The balance of the estate not passing to the family trust would be placed in a QTIP
trust, which would qualify for a marital deduction but be included in the survivor's gross estate.
In some cases, a QTIP
election was made when the taxable estate (before allowance of the marital deduction) was less than the applicable exclusion amount under Sec.
(22) In this situation, the trustee was authorized to invade a marital trust (for which only a partial QTIP
election was made) in order to pay to, or for the benefit of, the transferee spouse any amounts deemed "necessary or desirable, consistent with [transferee spouse's] accustomed standard of living, for her health, maintenance, or support." The Office of Associate Chief Counsel determined that this interest qualified for the TPT credit to the extent attributable to the portion of the marital trust for which the QTIP
election was not made.
Example 1: Dwight Emerson's will calls for the establishment of a QTIP
trust, to be funded with most of his assets.
IRC section 2519 provides that a gift of any part of the qualifying QTIP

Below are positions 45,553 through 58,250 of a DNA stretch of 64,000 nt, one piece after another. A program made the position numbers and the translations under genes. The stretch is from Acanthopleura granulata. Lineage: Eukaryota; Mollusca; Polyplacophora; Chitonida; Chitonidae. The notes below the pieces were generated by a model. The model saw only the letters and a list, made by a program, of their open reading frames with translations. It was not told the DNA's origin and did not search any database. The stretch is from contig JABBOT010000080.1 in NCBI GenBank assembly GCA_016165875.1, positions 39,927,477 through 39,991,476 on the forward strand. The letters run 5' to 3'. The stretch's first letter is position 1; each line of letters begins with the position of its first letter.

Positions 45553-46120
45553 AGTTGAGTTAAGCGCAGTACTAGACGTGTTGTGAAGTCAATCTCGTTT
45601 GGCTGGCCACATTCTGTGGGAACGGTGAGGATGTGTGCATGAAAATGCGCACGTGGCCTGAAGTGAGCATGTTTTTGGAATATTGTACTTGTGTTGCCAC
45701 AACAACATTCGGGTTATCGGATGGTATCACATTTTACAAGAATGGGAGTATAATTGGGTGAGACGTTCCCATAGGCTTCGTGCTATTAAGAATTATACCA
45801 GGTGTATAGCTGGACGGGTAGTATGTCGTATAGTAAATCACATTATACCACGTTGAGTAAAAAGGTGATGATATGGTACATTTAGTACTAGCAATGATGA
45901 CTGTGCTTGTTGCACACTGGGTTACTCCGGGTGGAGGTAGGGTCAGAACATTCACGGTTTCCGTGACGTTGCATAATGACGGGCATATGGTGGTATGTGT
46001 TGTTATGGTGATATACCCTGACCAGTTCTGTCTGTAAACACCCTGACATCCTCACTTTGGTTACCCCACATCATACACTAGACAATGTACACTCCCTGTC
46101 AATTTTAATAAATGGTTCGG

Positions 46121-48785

income interest will be treated as a transfer of the entire QTIP
property [Treasury Regulations section 25.2519-1(g)].
The first-to-die spouse in this case left assets to the surviving spouse in a QTIP
trust to take advantage of the estate tax marital deduction.
Apparently, the ETIP rules do not apply if a reverse QTIP
election (see below) is made.
Provided there are sufficient assets to support the surviving spouse, it may be optimal for the trustee of the mari tal QTIP
trust to distribute the marital QTIP
assets to the surviving spouse.
While over-reliance on a QTIP
Trust to support the surviving spouse may squeeze the children's inheritance, an effective solution is to incorporate an ILIT into the blended family estate plan.
If state law recognizes the QTIP
, it may allow your client to take advantage of the larger federal exemption at the first death and delay the state taxes until the second death.
(3) Additionally, a marital deduction should be available if all income from the IRA is distributed at least annually to the surviving spouse, no one has the power to distribute any part of the IRA to anyone other than the surviving spouse, and the executor makes a qualified terminable interest property (QTIP
trust provides a way to defer estate taxes by taking advantage of the marital deduction, yet "control from the grave" by directing who will eventually receive the property upon the death of the surviving spouse.